George Rolle

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Arms of Rolle: Or, on a fesse dancetté between three billets azure each charged with a lion rampant of the first three bezants

George Rolle (c. 1486 – 20 November 1552) of Stevenstone in the parish of St Giles in the Wood near Great Torrington in Devon, was the founder of the wealthy, influential and widespread Rolle family of Devon, which according to the Return of Owners of Land, 1873 in the person of Hon. Mark Rolle (died 1907), the adoptive heir of John Rolle, 1st Baron Rolle (died 1842), had become by that year the largest landowner in Devon with about 55,000 acres.[nb 1] He was a Dorset-born London lawyer who in 1507 became Keeper of the Records of the Court of Common Pleas and was elected as a Member of Parliament for Barnstaple in 1542 and 1545.[1] He became the steward of Dunkeswell Abbey in Devon, and following the Dissolution of the Monasteries he purchased much ex-monastic land in Devon. Not only was he the founder of his own great Devonshire landowning dynasty but he was also an ancestor of others almost as great, including the Acland baronets of Killerton,[2] the Wrey Baronets[3] of Tawstock and the Trefusis family of Trefusis in Cornwall now of Heanton Satchville, Huish, later Baron Clinton, heirs both of Rolle of Heanton Satchville, Petrockstowe and of Rolle of Stevenstone.

Origins[edit]

George Rolle's place of birth is unknown, but he is known to have been related to Thomas Rolle (died 1525) who had been born at Wimborne Minster in Dorset and whose uncle was William Rolle, parson of Witchampton in Dorset.[nb 2][4] [nb 3] Both George Rolle and William Rolle were joint-remaindermen in the will of Thomas Rolle (died 1525).[1]

Career[edit]

The place of his education and legal training is unknown, but by 1507 he had become Keeper of the Records of the Court of Common Pleas, of which office in 1523 by means of a private Act of Parliament which mentioned his "long, good and perfect knowledge and experience" he acquired a life tenure.[5] His patron during his early legal career appears to have been Sir Robert Brudenell (1461–1531), Chief Justice of the Common Pleas from 1521.[1] In 1545 he became a JP for Devon and the bailiff of the Hundred of Stratton in Cornwall, part of the Duchy of Cornwall.[1]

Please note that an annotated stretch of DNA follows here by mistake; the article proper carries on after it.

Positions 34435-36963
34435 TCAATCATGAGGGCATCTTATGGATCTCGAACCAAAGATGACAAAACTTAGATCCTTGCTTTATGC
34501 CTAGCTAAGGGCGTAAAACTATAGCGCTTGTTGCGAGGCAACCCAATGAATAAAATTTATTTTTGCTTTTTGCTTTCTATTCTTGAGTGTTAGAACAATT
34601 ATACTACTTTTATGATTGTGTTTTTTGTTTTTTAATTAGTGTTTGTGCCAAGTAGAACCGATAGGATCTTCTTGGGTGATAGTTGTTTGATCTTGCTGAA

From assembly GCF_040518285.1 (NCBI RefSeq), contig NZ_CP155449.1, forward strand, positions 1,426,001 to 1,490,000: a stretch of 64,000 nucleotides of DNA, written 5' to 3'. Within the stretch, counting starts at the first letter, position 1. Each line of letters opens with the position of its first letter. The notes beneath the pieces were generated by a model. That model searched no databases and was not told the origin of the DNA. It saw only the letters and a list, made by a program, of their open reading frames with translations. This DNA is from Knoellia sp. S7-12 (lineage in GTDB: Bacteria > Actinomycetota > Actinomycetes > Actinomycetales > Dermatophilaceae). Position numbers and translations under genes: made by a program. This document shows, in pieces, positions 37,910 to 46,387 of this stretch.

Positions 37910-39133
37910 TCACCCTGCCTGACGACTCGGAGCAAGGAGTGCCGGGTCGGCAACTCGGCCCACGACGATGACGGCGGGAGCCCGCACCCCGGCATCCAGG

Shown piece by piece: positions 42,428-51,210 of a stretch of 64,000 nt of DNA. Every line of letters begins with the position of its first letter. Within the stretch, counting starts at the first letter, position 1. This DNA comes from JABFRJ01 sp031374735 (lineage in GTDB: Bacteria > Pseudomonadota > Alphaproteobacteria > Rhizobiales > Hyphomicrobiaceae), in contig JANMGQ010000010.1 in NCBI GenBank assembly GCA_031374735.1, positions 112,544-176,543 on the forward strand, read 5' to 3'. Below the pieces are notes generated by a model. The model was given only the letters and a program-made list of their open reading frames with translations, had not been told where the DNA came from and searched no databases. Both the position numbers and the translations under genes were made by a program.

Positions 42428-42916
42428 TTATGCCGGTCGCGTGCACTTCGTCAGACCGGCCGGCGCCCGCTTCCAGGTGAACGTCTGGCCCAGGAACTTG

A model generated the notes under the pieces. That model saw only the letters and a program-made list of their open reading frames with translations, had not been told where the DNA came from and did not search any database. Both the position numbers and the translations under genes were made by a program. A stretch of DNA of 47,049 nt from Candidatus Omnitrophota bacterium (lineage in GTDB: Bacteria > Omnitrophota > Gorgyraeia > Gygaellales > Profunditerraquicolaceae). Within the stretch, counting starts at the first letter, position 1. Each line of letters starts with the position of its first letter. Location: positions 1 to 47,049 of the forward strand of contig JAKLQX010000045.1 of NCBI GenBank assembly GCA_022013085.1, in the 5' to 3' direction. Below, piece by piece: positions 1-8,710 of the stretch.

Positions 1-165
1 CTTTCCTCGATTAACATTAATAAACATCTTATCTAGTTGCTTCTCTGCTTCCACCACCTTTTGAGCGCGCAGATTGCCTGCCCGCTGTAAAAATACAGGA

Work for Viscount Lisle[edit]

Monumental brass of Honor Plantagenet, Viscountess Lisle (died 1566) one of a group of nine purchased by George Rolle, of which eight survive on the chest-tomb of Sir John Basset (1462–1529) in Atherington Church.[6]

He gained many prominent private clients including Arthur Plantagenet, 1st Viscount Lisle (died 1542) whom he served until the latter's death,[1] and whose wife Honor Grenville was from North Devon and whose Devonshire home was at Umberleigh (the seat of her first husband Sir John Basset (1462–1529)) not far from Stevenstone. He recruited to Lisle's assistance, especially in his purchase of Frithelstock Priory, Richard Pollard (died 1542), General Surveyor of the Court of Augmentations, his fellow North Devonian lawyer and speculator in monastic lands.[7] He wrote from London to Lady Lisle on 22 December 1536:[8]

"I have sued with your...servant Husee, who right diligently doth apply your business here, to the Chancellor of Augmentations with whom I have often been about the same, and have at this day appointed you the best and most profitable lands belonging to the said late priory, with much pain and suit, wherein we have found Mr Chancellor of Augmentations and Mr Onley both good, which have both deserved your thanks".